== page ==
Whipped Cream is pleased to welcome Lee Rowan who writes the Royal Navy Series, among other books. The first three books of the series are being rereleased by her new publishers, Cheyenne Publishing (print) and Bristlecone Pine Press (ebook) just in time for her brand new book, Tangled Web, from Running Press, to be released next month. So, there's some exciting things going on in her part of the world.
She told me she never set out to write erotica, though. She wanted to write romantic adventure, but found "there's so much you can show about a character through how they behave in sexual situations that it just kind of evolved that way." She grinned and added, "And hey, I'm a Scorpio…"
Her research is done mostly for the facts of the time period and the details of incidents in the plot. She recently researched equine obstetrics because her heroes started bonding while one's prize mare was giving birth. She doesn't usually write really exotic sex, because her heroes tend to be pretty straightforward in how they demonstrate their affection and are more likely to be emotionally intense that elaborately kinky.
A few books that might be helpful are The Joy of Sex, The Joy of Gay Sex, The Joy of Lesbian Sex, as well as Sex in History which is useful for historical stories and also for a general perspective.
"I think it's a mistake for anyone to try to emulate another writers' style when it comes to erotica. Formula is boring – use your experience, use your imagination," she said. "Every writer has a sex drive, so that isn't something you need to look for somewhere else. Research is to get facts so you can make your story real, but as they say, the biggest sex organ is above the eyebrows."
Lee laughed when I asked how she personally distinguished between erotica, erotic romance, and pornography.
"My own reaction—is it hmm, yay, ho-hum, or blergh? Erotica is sexy with a bit of plot, erotic romance is sexy with a plot and HEA or HFN (happy for now) and porn is sex, no plot, no HEA, and probably no affection," she explained. "The first two are about people having sex, the last is about sex organs. If I can't like the characters, or at least care about what happens to them…and if the characters are just fucking and don't seem to care about each other, it's probably porn in my book. I used to enjoy a bit of porn when I was younger and unattached, but now that I'm happily married I'm more interested in characterization and a good story in addition to erotic content."
The sex, in her opinion, needs to come as a natural part of the storyline, not just added in for heat. "I'm not really much good at sex for its own sake," she told me. "If it's there it should be hot, but it needs to be there for a reason. I usually run it past my wife for a second opinion—after a few rewrites even sex can get boring."
Her favorite erotic book, right now at least, is I Do!. When it comes to erotica, Lee tends to have favorite parts of various books, rather than an entire story. She likes plot-heavy novels, but for actual erotica she prefers short stories. I Do! is an anthology with some wonderful erotic stories in it, and the proceeds go to Lambda Legal.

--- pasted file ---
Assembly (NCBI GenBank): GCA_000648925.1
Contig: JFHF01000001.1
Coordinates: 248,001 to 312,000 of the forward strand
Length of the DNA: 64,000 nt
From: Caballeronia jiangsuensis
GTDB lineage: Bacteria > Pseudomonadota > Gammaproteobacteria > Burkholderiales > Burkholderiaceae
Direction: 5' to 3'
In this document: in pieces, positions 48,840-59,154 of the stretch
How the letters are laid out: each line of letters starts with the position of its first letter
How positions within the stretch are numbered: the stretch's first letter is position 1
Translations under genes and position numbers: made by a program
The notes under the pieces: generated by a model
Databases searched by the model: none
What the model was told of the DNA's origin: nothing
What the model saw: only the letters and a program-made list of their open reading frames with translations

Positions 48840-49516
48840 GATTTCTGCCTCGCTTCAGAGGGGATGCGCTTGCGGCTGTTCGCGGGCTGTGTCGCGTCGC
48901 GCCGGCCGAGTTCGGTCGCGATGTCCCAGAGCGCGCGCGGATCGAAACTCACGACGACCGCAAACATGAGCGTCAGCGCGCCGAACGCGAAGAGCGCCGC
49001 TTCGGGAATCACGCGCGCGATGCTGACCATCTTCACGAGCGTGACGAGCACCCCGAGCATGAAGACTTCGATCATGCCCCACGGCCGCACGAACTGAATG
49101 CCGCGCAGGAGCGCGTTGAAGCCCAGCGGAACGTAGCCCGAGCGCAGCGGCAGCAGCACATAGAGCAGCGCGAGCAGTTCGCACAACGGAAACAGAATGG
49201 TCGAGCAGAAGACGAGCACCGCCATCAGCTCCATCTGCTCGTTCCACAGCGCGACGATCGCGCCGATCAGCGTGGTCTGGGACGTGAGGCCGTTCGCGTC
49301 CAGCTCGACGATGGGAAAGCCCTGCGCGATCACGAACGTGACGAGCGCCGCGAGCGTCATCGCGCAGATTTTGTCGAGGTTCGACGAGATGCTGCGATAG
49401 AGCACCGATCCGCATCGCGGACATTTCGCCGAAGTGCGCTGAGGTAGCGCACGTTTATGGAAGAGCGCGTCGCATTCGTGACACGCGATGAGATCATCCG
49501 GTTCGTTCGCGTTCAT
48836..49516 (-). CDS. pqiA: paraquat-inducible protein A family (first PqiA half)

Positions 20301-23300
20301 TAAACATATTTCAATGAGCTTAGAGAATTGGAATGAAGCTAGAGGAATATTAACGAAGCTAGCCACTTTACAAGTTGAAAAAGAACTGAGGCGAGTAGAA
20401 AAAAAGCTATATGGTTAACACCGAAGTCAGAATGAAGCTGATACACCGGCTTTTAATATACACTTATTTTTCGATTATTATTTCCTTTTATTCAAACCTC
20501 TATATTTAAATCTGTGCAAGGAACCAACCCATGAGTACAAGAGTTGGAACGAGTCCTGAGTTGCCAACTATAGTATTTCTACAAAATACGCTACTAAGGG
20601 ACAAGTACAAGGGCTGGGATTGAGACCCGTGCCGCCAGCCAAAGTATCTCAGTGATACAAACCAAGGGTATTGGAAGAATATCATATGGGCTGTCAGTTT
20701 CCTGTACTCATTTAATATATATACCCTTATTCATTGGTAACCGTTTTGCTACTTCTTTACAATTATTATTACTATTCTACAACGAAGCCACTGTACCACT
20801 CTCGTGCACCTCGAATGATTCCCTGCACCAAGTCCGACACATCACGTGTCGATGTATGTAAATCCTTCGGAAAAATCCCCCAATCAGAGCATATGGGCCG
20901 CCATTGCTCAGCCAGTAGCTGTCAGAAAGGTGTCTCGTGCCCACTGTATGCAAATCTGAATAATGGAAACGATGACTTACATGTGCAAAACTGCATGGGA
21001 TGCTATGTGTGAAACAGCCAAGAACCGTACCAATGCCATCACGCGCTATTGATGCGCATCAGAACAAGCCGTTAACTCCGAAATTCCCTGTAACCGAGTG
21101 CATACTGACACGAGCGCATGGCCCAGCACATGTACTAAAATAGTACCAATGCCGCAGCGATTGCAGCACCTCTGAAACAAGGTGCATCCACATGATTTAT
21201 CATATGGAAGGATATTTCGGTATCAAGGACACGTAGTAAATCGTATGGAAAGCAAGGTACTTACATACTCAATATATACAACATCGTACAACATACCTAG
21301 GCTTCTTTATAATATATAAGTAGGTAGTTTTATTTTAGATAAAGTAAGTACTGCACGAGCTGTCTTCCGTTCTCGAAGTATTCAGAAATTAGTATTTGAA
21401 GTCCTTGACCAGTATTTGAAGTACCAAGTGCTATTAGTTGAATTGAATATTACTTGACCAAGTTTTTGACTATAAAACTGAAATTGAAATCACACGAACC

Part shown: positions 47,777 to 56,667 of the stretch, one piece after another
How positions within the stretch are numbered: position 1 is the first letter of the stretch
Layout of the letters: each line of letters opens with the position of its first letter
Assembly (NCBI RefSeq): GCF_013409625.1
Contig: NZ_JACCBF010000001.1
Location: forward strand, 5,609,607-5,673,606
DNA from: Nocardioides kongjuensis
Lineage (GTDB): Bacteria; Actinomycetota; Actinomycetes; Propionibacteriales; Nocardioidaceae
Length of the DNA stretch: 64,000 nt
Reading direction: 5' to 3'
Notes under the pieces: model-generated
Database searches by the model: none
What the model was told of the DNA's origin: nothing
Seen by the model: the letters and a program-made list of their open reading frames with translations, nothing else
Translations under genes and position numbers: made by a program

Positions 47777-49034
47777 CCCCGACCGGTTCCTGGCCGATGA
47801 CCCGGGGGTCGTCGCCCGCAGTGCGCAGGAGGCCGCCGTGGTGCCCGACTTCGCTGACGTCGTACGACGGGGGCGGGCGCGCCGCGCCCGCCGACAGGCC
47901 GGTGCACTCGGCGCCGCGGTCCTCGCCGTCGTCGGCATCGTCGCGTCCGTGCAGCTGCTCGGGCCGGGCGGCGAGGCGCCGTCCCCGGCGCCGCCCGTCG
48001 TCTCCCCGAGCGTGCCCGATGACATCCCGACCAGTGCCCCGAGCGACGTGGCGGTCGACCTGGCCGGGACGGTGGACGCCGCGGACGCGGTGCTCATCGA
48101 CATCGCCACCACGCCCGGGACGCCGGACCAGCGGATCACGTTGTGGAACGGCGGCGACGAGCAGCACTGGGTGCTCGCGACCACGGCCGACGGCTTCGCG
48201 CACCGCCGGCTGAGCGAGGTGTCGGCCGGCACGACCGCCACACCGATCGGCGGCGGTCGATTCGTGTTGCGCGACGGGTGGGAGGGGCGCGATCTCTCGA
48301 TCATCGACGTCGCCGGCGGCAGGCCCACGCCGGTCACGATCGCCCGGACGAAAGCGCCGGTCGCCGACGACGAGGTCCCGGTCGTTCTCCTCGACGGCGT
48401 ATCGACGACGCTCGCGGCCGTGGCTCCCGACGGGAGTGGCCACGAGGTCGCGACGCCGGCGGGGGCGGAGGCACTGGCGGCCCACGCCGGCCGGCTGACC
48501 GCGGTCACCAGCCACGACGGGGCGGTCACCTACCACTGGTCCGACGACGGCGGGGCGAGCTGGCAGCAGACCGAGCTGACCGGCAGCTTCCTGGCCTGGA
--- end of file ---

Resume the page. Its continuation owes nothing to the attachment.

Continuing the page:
She's written one non-erotic story, "The Captain's Courtship" in Sail Away. The heroine was of a time, culture, and character that required her to wait until she was married to have sex.
"It was slightly less challenging than writing erotic because it was easier to stay with the conversations and the setting," she said. "I find there's a fine line between erotic and comic--there are so many clichés (like the infamous 'weeping cock' – quick, hand it a tissue!) that it can be challenging to find a way to write a sex scene that's not over the top or unintentionally funny or, worse, the same sex scene you wrote six months ago."
If she could entertain any character from fiction, she told me it would end up not being an erotic night. "I'd like to have Dr. John H Watson to dinner and quiz him on all the cases he mentioned in the Sherlock Holmes stories, but never wrote about," she said. "Of course, if there were some interesting stories about him and Holmes in more intimate situations, I would naturally be all ears."
On a personal note, Lee is a vegetarian and her favorite foods change depending on the time of the year. In the summer, she likes garden tomatoes and corn on the cob; in winter, mashed potatoes with butter and broiled Portobello mushrooms, or waffles with maple syrup. And, she finds that string beans are best for eating off another person's stomach. "They're not sticky; they don't roll much; and properly handled they can be pretty suggestive," she said. "And they're low-call and have lots of B vitamins." She also makes a mean vegetarian French onion soup.
Lee has pierced ears because she loves earrings and hates pinch-fasteners, but she doesn't think body piercing or tattoos are sexy. "Will those perforated nostrils still seem like a good idea when you're 80?" she asked.
Finally, I asked Lee what advice she would give to new writers or writers who wanted to write erotica.
"Read. Read everything you can get your hands on, read outside your preferred genre, read nonfiction, including at least a book or two on grammar. Some, like The Transitive Vampire, Woe is I, and Eats, Shoots and Leaves, are actually funny. You may not think good English matters, but any decent editor will. And a poor editor who lets you get away with bad English is letting you make a fool of yourself in public.
"Read books that are not erotica—nonfiction can provide all sorts of plot bunnies, because before things can get erotic, your characters have to get together. I'd also suggest reading love poems—they can inspire imagery, and sometimes provide a character with an evocative quotation. Oh, and if you're writing m/m and you're f, find a gay friend who will give you feedback and tell you if your characters sound plausible."
You can keep up with Lee on her website, http://www.lee-rowan.net/